Please login to the form below

Not currently logged in
Email:
Password:

Sanofi in TB partnership with Cornell

Sanofi is to enter a research collaboration with Weill Cornell Medical College to identify new anti-infective treatments for the treatment of tuberculosis

Sanofi is to enter a research collaboration with Weill Cornell Medical College to identify new anti-infective treatments for the treatment of tuberculosis (TB).

Research will be focused on drugs that shorten the current course of TB treatment and have the potential to provide effective treatment against strains of TB that are resistant or susceptible to current therapies.

Sanofi will provide 80,000 chemical compounds to Dr Carl Nathan's laboratory at Weill Cornell, the medical college of New York's Cornell University.

The compounds will be screened to assess their ability to inhibit growth of Mycobacterium tuberculosis, the bacterium that causes most cases of TB.

Funding for the screening is provided by the Bill & Melinda Gates Foundation.

"This research collaboration with Weill Cornell will enable us to explore the potential of our existing compound library and pool the extensive knowledge of Dr Nathan and his colleagues," said Elias Zerhouni, president, global R&D at Sanofi. "Should a compound be identified through this collaboration, with Sanofi's drug development expertise, we hope to benefit TB patients worldwide in continuation of our long standing commitment to global health."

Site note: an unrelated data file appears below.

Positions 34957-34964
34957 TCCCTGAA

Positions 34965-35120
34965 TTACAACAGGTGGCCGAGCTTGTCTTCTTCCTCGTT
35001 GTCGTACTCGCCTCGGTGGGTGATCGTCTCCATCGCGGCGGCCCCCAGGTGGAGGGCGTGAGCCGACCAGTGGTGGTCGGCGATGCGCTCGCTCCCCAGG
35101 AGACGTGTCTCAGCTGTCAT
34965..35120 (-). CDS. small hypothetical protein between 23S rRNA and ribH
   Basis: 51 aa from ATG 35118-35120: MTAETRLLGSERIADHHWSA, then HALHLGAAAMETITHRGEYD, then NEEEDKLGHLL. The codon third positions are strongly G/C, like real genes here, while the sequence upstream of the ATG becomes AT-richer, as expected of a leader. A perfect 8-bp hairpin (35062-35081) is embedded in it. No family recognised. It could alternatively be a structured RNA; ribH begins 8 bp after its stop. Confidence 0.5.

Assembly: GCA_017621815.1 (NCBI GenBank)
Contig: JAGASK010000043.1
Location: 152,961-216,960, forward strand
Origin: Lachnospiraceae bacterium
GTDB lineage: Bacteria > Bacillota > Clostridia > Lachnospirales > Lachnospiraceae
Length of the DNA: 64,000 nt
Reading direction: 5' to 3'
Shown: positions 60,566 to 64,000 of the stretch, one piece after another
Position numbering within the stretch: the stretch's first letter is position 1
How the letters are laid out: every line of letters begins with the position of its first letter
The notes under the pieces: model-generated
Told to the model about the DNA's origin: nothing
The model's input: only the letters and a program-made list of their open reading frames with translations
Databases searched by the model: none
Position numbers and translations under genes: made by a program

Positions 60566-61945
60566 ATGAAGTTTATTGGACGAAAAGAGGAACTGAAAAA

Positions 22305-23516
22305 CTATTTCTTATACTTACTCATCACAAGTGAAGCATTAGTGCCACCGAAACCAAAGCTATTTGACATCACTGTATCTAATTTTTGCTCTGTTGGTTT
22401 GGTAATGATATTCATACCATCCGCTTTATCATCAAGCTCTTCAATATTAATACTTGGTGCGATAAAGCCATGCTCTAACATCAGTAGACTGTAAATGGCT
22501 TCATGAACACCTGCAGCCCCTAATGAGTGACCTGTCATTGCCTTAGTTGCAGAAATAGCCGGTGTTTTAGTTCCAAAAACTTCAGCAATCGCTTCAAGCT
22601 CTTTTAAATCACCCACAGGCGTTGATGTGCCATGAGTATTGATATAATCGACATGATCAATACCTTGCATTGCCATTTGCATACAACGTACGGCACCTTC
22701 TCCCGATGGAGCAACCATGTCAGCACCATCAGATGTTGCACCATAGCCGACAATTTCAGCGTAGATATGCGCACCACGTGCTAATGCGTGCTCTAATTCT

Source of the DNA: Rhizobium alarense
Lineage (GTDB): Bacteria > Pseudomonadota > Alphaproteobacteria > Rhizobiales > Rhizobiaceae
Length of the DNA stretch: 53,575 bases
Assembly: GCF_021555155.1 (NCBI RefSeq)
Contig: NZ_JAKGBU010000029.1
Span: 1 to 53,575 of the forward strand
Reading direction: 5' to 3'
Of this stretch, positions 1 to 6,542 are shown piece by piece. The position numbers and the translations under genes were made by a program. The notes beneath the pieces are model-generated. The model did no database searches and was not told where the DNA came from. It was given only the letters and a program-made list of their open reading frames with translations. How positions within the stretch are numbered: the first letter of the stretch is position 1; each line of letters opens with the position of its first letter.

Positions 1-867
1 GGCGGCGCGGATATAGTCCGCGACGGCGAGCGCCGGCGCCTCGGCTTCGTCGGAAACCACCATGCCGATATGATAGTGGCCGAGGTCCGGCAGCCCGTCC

30th June 2011

Share

Featured jobs

Subscribe to our email news alerts

PMHub

Add my company
Sciterion

Sciterion is an award winning specialist healthcare communications consultancy within the Havas Health network of companies. We exist to make...

Latest intelligence

Harnessing the power of core elements to optimise market access
This article by John Spoors and Anton Abrahams focuses on optimising market access – the RJW and Solaris Health teams operate across all major markets, where the principles set out...
So how do you really engage with patients?
The most valuable insights from patient engagement are the most unexpected ones. Simple things, which may seem unimportant to you, may be the key to making patients’ lives easier and...
data
Avoiding data pitfalls in clinical research
Genomics sequencing and sensors will present new challenges...

Infographics